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Cityscape: Volume 19 Number 3 | U.S. Commentary: The Family Options Study and Food Insecurity


The goal of Cityscape is to bring high-quality original research on housing and community development issues to scholars, government officials, and practitioners. Cityscape is open to all relevant disciplines, including architecture, consumer research, demography, economics, engineering, ethnography, finance, geography, law, planning, political science, public policy, regional science, sociology, statistics, and urban studies.

Cityscape is published three times a year by the Office of Policy Development and Research (PD&R) of the U.S. Department of Housing and Urban Development.

The Family Options Study

Volume 19, Number 3

Mark D. Shroder

Michelle P. Matuga

U.S. Commentary: The Family Options Study and Food Insecurity

Elaine Waxman
Urban Institute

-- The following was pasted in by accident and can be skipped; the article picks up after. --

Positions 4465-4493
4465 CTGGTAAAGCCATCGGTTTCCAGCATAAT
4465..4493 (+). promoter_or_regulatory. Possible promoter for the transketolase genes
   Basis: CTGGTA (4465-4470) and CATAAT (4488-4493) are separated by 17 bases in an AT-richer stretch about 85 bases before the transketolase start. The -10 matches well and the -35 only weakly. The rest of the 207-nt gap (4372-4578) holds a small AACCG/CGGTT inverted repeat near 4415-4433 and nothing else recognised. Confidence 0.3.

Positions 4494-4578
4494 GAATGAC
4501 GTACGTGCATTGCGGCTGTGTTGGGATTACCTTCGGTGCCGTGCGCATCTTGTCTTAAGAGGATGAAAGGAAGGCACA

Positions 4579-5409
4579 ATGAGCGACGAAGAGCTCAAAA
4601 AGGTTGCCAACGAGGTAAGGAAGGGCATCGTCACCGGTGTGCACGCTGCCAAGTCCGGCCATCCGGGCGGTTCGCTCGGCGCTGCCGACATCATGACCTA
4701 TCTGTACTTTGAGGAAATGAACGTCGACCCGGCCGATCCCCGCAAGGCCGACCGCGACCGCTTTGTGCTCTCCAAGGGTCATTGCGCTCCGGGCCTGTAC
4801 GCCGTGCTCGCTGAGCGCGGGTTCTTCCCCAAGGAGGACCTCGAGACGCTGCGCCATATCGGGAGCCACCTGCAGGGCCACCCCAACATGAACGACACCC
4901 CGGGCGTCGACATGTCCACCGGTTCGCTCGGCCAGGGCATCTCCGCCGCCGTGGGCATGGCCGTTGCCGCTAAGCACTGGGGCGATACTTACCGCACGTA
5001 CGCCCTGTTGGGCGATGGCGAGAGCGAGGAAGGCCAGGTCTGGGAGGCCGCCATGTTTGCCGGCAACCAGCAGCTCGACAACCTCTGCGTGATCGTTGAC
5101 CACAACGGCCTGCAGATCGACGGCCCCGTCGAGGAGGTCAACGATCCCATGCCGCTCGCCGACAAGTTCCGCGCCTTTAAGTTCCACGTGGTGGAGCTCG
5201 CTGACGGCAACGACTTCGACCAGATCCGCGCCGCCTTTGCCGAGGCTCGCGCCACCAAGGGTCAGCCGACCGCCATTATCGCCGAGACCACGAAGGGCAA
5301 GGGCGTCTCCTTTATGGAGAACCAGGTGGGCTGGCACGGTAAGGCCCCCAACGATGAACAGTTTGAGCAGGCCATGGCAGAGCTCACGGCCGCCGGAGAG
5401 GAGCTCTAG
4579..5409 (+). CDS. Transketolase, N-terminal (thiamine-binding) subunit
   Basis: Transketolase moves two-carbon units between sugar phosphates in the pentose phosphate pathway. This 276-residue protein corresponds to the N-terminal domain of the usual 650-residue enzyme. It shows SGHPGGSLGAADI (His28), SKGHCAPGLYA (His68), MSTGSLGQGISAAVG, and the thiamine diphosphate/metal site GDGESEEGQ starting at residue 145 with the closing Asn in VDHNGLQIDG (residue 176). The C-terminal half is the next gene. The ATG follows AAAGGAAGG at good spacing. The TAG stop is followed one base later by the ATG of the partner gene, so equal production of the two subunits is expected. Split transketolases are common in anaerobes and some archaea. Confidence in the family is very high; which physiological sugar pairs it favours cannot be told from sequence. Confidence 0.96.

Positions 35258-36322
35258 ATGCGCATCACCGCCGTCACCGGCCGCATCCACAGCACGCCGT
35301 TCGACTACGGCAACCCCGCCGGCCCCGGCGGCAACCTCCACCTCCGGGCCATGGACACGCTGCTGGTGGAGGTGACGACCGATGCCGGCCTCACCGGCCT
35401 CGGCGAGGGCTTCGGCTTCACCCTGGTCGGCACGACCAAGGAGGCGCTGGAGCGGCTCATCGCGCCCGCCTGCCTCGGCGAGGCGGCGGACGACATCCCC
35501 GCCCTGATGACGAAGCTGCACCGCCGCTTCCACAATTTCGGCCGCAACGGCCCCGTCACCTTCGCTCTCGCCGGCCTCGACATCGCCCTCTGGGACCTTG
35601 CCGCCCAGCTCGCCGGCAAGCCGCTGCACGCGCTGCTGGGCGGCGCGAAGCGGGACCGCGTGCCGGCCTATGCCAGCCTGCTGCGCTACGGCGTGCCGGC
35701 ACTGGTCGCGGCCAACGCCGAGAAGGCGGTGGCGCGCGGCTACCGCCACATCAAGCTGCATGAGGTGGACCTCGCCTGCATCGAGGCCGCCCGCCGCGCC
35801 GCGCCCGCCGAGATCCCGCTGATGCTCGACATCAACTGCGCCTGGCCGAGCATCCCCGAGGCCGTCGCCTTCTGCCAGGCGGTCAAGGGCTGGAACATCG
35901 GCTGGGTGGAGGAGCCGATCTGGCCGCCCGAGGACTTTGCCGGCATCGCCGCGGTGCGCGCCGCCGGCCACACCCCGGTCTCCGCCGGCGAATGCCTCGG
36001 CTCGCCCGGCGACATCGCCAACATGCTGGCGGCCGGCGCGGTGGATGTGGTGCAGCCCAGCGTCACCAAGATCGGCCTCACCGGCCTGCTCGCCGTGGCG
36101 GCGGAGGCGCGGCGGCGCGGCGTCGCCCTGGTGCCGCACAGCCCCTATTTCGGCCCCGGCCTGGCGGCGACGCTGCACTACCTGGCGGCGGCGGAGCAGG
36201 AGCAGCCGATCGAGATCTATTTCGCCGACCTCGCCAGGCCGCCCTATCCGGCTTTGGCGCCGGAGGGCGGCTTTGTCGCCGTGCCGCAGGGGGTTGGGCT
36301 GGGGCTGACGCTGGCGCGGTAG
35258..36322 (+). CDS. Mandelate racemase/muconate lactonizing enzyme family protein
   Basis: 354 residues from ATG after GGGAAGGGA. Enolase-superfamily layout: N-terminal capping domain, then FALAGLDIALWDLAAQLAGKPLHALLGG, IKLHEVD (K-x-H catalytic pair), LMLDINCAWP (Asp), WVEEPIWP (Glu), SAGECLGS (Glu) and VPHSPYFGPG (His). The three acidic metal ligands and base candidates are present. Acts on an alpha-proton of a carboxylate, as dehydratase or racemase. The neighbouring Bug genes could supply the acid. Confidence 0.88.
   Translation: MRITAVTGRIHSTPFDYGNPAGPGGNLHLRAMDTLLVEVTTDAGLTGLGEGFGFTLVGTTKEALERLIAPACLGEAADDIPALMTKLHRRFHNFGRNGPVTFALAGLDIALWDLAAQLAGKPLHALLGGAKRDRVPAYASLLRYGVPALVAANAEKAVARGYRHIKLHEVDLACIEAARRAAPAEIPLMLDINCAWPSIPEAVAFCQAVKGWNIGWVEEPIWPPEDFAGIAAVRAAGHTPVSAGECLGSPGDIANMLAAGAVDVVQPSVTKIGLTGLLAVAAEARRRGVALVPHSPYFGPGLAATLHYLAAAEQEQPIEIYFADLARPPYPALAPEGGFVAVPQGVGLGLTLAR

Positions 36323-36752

Housing and food insecurity often coexist in the same household and reflect tradeoffs between basic needs that families grapple with when facing limited and often unstable income (Cutts et al., 2011; Heflin, 2006; Joyce et al., 2012). Unfortunately, research often fails to examine the intersection of material hardships (Ziliak, 2015) or fully explore how strategies intended to address one domain may influence outcomes in another. The Family Options Study breaks new ground, not only because of the insights it provides into strategies for improving family housing outcomes, but also because it illuminates the role of housing subsidies in reducing other material hardships like food insecurity (Gubits et al., 2016). For policymakers, practitioners, and researchers interested in strengthening low-income communities, the Family Options Study is a powerful reminder of the importance of rigorously evaluating interventions with an eye firmly focused on how they contribute to overall family well-being.

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